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Biodiversity

Canadian forester says trees can heal the planet

Diana Beresford-Kroeger is passionate about protecting trees - and growing them. The botanist has nurtured her own research forest in Canada, and believes trees remain the key to combating climate change.

There's a blanket of fresh snow on the ground on a gloriously sunny, although below-freezing, day at Diana Beresford-Kroeger's rural retreat just outside of Ottawa. The research scientist enthusiastically starts her tour of the forested property.

For Beresford-Kroeger, this no ordinary forest - it's more of a tree laboratory, a life's work. She has spent years planting hundreds of trees here, nurturing virtually all of her charges from seed.

Beresford-Kroeger first fell in love with trees as a student of botany in her native Ireland. But it wasn't until after she'd emigrated to Canada that she came up with the idea of growing her own forest as a "research garden."

Diana Beresford-Kroeger

Welcome to the botanist's laboratory

She says that in Canada, "nobody was planting all these rare, wonderful, fabulous trees." We crunch through fresh snow as the tour continues.

For her, these majestic giants are complicated beings that don't get the respect they deserve: "The tree has a genome which is much more complex than ours - the tree is a factory for the manufacture of food which feeds us and all of nature."

Noah's ark

Preserving biodiversity and tending endangered species are essential to Beresford-Kroeger's mission. She has traveled the globe accumulating different plant varieties to add to her extensive nursery. She thinks the crucial role trees play in the planet's well-being is underestimated.

"One species of tree is responsible for 40 types of insects," Beresford-Kroeger points out.

Forest in Canada

Beresford-Kroeger emphasizes the many healing properties of trees

And there are also benefits for humans, she explains as she walks, pointing out plant species that she says can be used to treat Parkinson's disease and cancer. We come to a 6-meter-tall (20-foot-tall) cucumber tree, which was traditionally used to treat malaria.

"It's absolutely glorious - it has a quinine compound used against malaria," she says. But there are only one or two of those trees left in Canada, she continues.

Forests to fight climate change

Beresford-Kroeger also considers trees to be among the most important factors in combating climate change.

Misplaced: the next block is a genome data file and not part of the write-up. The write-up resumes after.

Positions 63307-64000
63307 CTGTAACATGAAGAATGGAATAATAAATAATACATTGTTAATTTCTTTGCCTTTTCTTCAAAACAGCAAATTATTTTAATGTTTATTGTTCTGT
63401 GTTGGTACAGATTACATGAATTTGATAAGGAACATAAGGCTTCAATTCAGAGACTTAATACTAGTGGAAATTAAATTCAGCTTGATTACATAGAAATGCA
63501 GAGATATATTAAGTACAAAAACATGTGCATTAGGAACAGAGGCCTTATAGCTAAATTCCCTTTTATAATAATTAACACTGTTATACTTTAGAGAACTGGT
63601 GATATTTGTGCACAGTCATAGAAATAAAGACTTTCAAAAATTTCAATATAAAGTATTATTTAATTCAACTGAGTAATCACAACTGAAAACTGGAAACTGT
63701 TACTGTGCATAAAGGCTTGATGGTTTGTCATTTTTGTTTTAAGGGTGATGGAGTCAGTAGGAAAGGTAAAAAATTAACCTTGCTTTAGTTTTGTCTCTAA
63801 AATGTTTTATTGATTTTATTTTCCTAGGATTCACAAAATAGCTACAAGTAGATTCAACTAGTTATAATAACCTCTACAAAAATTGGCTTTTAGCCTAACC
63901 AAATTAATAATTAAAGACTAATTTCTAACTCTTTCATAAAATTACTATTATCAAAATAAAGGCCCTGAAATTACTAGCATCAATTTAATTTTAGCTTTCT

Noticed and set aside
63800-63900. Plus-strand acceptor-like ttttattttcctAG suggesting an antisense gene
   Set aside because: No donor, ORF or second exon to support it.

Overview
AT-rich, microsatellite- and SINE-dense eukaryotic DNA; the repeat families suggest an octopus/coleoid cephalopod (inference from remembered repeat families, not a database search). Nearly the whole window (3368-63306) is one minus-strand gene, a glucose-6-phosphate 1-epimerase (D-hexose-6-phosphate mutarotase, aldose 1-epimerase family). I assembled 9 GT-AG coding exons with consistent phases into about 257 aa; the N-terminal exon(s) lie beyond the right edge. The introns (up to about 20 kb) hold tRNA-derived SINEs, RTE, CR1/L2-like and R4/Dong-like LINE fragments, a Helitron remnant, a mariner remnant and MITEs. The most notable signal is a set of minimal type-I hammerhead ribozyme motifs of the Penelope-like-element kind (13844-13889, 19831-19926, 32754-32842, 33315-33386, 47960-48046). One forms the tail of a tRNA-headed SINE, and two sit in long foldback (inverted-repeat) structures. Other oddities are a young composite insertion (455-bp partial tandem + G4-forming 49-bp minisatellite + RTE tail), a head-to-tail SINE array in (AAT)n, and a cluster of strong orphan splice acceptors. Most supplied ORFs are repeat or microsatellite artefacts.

John Stone, a leading writer with the Intergovernmental Panel on Climate Change, points out that many other factors come into play. The burning of fossil fuels to produce energy, he says, represents the bigger part of the problem.

"Clearly we can't carry on at the present rate, because temperatures will rise," he says. "We are going to have to wean ourselves off our addiction to fossil fuels. We are going to have to go to renewable energy," Stone says in response to the problem of climate change.

Oil sands development

Trees have been cleared to make way for oil extraction in Canada

Beresford-Kroeger sees the ancient boreal forest as playing a particularly important role in climate. Known in Russian as taiga, the boreal forest rings the northern part of the globe from Canada and Alaska through Russia and into Scandinavia. The pines, spruces, birches and larches of the boreal forest make up 29 percent of the world's forest cover, and represent the Earth's largest terrestrial biome.

Beresford-Kroeger has made it part of her mission to call for special designation of boreal forest by the United Nations heritage body, UNESCO.

"That forest is the last great forest left on the planet," Beresford-Kroeger says. "It is the forest that maintains the greatest amount of oxygenation and water vapor on the planet. That forest manages the great ocean currents. Those forests actually rule the weather patterns."

Threatened by tar sands

But some areas of expansive boreal forest are being cut down. Swathes of Siberia's trees have been cleared for lumber, and currently Canadian forests are being leveled to make way for tar sands or oil development. In Canada, only 8 percent of the boreal forest is protected.

Dr Beresford Kroeger with tree

Self-professed tree hugger Beresford-Kroeger thinks trees can solve climate change

Canadian Prime Minister Stephen Harper has argued that tar sands development will help fulfill the demand for fuel, provide energy security and create jobs.

But Beresford-Kroeger notes that ancient forests have evolved over hundreds of years, and are impossible to replace. The massive acreage involved in tar sands development should not be underestimated, she adds. Such land amounts to "three times the size of Ireland."

Beresford-Kroeger remains convinced that protecting and expanding forests is the answer to tackling climate change. "Have a moratorium on [cutting down] the boreal forest," she says. "Expand the forests that are here. We need to recoup this country."

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